How JustAnswer Works:
  • Ask an Expert
    Experts are full of valuable knowledge and are ready to help with any question. Credentials confirmed by a Fortune 500 verification firm.
  • Get a Professional Answer
    Via email, text message, or notification as you wait on our site.
    Ask follow up questions if you need to.
  • 100% Satisfaction Guarantee
    Rate the answer you receive.
Ask Dr. Michael Salkin Your Own Question
Dr. Michael Salkin
Dr. Michael Salkin, Veterinarian
Category: Cat Veterinary
Satisfied Customers: 26157
Experience:  University of California at Davis graduate veterinarian with 44 years of experience.
55012488
Type Your Cat Veterinary Question Here...
Dr. Michael Salkin is online now
A new question is answered every 9 seconds

My cat just turned 10 years old. She has started to

Customer Question

My cat just turned 10 years old. She has started to cough/choke for no apparent reason. Also, she has been losing clumps of hair. I did switch cat food a few months back due to a digestive problems with my other cat (vet recommended). Could she be allergic to the new food? Any help would be appreciated! Thx, Merrilee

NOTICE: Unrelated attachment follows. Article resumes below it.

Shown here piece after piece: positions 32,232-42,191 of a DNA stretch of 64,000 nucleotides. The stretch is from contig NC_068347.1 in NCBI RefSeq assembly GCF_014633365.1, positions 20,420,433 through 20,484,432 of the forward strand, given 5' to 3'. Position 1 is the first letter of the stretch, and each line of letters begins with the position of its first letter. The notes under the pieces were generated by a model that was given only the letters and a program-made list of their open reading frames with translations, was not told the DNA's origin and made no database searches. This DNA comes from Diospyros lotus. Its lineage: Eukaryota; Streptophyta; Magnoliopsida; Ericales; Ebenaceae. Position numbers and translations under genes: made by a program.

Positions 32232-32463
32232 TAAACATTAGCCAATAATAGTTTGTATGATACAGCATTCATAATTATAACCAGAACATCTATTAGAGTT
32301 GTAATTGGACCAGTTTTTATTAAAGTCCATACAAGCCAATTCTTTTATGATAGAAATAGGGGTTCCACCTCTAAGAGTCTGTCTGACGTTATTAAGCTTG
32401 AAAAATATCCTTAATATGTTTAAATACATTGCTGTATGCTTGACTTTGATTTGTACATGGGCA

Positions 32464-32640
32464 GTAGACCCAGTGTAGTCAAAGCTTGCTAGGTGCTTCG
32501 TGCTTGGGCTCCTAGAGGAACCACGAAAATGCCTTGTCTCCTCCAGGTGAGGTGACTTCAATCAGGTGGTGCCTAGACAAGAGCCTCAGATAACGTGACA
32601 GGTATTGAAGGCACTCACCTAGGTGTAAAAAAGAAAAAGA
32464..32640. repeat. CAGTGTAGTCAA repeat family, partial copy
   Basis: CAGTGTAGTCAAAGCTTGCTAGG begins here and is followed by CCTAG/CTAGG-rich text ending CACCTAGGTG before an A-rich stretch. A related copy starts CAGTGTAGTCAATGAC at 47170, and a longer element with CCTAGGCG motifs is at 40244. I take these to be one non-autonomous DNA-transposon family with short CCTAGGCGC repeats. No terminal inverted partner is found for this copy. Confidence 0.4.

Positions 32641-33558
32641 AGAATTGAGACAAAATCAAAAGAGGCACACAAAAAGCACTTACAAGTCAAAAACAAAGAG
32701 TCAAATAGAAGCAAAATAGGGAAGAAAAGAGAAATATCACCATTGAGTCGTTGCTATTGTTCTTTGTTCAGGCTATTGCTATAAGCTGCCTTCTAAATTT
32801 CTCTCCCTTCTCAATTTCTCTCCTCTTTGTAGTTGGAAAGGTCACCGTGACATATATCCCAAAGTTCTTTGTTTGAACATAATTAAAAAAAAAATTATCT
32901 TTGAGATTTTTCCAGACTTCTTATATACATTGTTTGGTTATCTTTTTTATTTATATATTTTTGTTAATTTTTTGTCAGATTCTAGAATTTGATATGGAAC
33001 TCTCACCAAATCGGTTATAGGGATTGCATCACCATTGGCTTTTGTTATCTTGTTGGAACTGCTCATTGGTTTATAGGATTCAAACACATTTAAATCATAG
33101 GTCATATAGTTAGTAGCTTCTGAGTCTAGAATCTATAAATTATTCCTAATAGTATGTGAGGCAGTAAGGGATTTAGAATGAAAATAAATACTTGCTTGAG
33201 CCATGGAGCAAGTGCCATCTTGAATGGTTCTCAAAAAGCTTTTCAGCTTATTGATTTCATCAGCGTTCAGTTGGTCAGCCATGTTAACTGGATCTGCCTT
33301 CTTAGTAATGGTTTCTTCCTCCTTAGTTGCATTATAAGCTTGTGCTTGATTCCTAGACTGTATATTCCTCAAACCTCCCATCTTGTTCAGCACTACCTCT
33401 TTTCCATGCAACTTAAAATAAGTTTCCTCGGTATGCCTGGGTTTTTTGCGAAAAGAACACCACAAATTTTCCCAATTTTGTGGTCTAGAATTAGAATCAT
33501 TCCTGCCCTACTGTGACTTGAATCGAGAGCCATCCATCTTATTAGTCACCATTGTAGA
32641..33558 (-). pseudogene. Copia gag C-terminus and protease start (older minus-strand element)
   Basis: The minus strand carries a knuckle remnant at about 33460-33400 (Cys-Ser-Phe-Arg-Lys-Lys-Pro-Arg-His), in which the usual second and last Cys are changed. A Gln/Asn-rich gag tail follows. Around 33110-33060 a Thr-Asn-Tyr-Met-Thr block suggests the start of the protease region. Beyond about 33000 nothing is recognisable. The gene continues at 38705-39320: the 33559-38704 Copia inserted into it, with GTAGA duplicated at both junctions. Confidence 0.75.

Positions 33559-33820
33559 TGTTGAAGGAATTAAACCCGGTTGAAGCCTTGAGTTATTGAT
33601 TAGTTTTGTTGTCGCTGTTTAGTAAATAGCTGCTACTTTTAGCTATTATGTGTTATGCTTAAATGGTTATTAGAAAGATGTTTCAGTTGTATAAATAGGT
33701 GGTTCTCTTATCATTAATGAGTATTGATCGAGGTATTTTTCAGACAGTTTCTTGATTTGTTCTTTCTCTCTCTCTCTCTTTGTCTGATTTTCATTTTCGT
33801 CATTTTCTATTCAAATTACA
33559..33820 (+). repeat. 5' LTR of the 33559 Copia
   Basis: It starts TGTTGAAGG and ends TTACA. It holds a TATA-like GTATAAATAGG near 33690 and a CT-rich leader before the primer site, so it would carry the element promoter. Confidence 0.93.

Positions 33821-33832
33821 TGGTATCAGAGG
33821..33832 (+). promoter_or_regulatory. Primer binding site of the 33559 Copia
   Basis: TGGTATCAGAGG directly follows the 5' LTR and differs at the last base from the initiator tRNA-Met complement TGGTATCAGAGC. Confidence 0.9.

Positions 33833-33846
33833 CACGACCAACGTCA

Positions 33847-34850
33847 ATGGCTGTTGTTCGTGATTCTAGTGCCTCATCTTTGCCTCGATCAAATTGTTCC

Submitted: 1 year ago.
Category: Cat Veterinary
Expert:  Dr. Michael Salkin replied 1 year ago.
Aloha! You're speaking with Dr. Michael Salkin
Coughing/choking as you've described may arise from both the feline herpesvirus (FHV-1) and the bacterium Bordetella bronchiseptica infection. These are expected to go into remission within 3 weeks, however. If you don't see this happening, feline asthma becomes the more important differential diagnosis and we need to consider even more serious cardiovascular and lower respiratory disorders at Bella's age as well. Her losing clumps of hair might well be related to asthma as both disorders can be allergically mediated. To answer you directly, yes, a food intolerance can cause an allergic dermatitis; asthma, however, would be an unusual sequela to a food intolerance.
It's difficult for me to tell you how dangerous her symptoms are at this time. Asthma would be most threatening because it can result in serious bronchospasm, hypoxia (lack of oxygen to Bella's tissues), and even death. I understand your financial constraints. Bella's vet would need to perform a complete blood count looking for an elevation in eosinophils (the white blood cell that often elevated in asthmatic cats) and X-rays of Bella's heart and lungs looking for the tell-tale signs of asthma - over-inflated lungfields, increased bronchovascular markings within the lungs, and/or patchy densities (alveolar pattern) in the lungs. If asthma were identified, corticosteroid steroid (prednisolone) is usually prescribed.
Please respond with further questions or concerns if you wish.